The issue with the WiFi dongle on a Pi B+ or Pi2 is if it has the chip set driver that the configuration is setup to work with. There is a config file on the PiGate at /etc/hostapd/hostapd.conf
It will look like this:
If you can edit this file, you might try changing the driver to:
You should be able to see what type of WiFi device it is by running the command:
It will output something like this:
Bus 001 Device 005: ID 7392:7811 Edimax Technology Co., Ltd EW-7811Un 802.11n Wireless Adapter [Realtek RTL8188CUS]
Bus 001 Device 004: ID 067b:2303 Prolific Technology, Inc. PL2303 Serial Port
Bus 001 Device 003: ID 0424:ec00 Standard Microsystems Corp. SMSC9512/9514 Fast Ethernet Adapter
Bus 001 Device 002: ID 0424:9514 Standard Microsystems Corp.
Bus 001 Device 001: ID 1d6b:0002 Linux Foundation 2.0 root hub
The first entry (Bus 001) is the WiFi dongle on my Pi2. You'll have to search the internet for the chipset or driver you should use for that device.
In this case, searching for the WiFi device on Google:
edimax ew-7811un driver raspberry pi
Shows me that there are a number of articles that specify a few different drivers.
You just have to try different driver names until you find one that will work. In this case the rtl871xdrv driver worked.
I wish it was more scientific than that. If you find a better way, please let me know.
Pi 2 and B+ WiFi Dongles
Battery Power Options
There are a number of battery options for the PiGate and PiGate RMS. AA batteries will work for a few minutes. 7AH or better AGM batteries work well. I have tested a PiGate running for at least 10 hours on a 7AH AGM battery. Using two in parallel and a solar panel or two should give you 24x7 capability. Here's a link to a converter I use and recommend:
The PiGate RMS, if it has a GUI display, uses more power than this device can produce. With a display, it will need about 5.2 volts instead of 5 because the display will drop the voltage down to a level that is barely functional for the Pi using a standard 5v supply. I use these converters and they work pretty well:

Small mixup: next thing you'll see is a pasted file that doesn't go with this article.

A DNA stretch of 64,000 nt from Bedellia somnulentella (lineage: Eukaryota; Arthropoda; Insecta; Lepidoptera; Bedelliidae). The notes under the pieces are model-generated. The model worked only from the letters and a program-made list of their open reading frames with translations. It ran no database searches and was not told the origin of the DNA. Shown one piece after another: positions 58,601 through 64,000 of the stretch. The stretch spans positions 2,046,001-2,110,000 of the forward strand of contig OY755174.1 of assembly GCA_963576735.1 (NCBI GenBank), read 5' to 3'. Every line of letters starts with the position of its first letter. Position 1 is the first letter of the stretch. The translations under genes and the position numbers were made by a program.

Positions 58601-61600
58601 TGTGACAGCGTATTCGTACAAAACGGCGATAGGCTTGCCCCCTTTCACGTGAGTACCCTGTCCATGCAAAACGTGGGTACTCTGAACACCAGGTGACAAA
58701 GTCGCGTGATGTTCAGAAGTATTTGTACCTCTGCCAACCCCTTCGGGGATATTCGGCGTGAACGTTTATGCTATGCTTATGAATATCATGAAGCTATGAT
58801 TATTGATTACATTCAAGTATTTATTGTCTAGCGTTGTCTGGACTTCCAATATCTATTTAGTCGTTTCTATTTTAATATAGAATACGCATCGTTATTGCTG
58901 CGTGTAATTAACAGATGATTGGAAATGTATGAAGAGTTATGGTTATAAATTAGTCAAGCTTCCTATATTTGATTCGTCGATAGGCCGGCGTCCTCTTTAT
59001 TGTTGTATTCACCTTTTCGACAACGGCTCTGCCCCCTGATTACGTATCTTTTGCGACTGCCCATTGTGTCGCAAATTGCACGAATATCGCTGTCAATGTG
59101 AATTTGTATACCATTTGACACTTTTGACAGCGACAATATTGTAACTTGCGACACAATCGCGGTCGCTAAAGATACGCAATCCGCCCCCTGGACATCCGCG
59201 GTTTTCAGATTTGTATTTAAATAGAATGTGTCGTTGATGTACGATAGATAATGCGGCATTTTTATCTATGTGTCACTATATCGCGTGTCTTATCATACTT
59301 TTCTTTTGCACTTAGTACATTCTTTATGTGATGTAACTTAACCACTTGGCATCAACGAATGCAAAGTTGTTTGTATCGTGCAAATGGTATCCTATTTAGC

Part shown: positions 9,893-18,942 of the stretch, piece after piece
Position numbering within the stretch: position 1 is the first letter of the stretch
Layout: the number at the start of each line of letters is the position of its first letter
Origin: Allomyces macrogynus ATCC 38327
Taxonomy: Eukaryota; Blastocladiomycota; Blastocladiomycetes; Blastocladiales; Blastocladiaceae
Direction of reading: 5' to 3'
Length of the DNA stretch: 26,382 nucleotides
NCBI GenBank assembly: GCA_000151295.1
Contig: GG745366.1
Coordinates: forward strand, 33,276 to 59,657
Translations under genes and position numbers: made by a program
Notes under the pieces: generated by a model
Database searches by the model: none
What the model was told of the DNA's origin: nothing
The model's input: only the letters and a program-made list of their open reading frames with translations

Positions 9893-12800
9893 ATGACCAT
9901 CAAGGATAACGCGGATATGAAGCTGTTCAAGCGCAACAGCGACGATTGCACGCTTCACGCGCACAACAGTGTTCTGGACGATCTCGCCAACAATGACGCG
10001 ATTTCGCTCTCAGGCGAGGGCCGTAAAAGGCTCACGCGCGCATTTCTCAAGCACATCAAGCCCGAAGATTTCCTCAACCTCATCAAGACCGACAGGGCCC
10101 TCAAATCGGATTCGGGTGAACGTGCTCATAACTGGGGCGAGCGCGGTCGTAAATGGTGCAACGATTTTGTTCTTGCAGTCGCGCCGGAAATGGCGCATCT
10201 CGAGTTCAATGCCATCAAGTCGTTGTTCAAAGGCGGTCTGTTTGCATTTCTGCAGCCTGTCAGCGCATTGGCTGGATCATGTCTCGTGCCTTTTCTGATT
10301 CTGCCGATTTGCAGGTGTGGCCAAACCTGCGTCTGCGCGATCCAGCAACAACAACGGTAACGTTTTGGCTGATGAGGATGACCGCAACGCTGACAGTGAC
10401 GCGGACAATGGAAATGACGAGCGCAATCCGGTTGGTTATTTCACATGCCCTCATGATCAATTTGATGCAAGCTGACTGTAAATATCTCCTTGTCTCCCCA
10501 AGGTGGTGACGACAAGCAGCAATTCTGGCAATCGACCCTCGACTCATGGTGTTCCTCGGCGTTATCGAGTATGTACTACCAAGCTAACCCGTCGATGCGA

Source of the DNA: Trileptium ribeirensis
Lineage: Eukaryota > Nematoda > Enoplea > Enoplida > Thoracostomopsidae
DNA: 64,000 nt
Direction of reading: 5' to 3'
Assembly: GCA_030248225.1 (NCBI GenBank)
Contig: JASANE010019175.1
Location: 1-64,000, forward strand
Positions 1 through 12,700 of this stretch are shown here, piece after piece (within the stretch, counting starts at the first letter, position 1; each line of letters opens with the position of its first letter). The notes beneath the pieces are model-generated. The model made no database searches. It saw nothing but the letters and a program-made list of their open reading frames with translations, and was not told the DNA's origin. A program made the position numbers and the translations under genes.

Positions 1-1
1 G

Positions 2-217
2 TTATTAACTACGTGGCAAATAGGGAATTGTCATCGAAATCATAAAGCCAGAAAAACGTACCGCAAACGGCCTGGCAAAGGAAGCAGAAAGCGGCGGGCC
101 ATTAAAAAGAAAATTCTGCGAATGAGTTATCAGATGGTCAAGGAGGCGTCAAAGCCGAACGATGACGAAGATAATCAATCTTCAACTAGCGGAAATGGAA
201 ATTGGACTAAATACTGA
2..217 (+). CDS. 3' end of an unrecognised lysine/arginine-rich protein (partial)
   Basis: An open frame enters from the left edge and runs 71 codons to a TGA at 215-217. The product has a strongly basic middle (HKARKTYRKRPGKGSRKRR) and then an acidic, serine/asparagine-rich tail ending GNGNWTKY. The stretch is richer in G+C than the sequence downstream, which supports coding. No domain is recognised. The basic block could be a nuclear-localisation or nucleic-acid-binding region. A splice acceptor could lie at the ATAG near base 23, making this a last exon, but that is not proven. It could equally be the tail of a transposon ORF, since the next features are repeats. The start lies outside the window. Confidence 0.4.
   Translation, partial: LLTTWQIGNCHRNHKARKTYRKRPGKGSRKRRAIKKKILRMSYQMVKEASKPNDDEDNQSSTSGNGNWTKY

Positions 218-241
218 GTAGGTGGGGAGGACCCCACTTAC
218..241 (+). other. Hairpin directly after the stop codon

You can also get these from eBay pretty cheap.
RMS Station Not Appearing in RMS Station List
If you enter an RMS station on your local list that is not in the list that is downloaded from Winlink, you'll get an error saying there is no data. There are a couple things you can do:
1. Download a new list by plugging your PiGate into a local network that has internet access, using an ethernet cable, the rebooting. When it starts up, the PiGate will look to see if it has access to the internet, and then automatically download a new list.
2. You can force the download by plugging into a network, and then logging in on the command line and running the command:
You can also run another script that will update the individual station data as new stations appear in the list:
Of course, if your RMS station is not published by Winlink, it won't be in the list. Mine is not because it is not up all the time, so it only shows up in the list when it is active and reporting. RMS stations disappear after 6 hours of not reporting.
3. You can manually add your RMS station info to the station list by editing the file:
"sudo nano /var/www/html/rms_stations"
You'll have to enter the data EXACTLY like the rest, like so:
CALLSIGN,MADIENHEAD_GRID,FREQUENCY_TO_9_DIGITS,0,1200 (if this is a VHF packet station)
This situation has been fixed in the ver. 1.4 release of the PiGate software.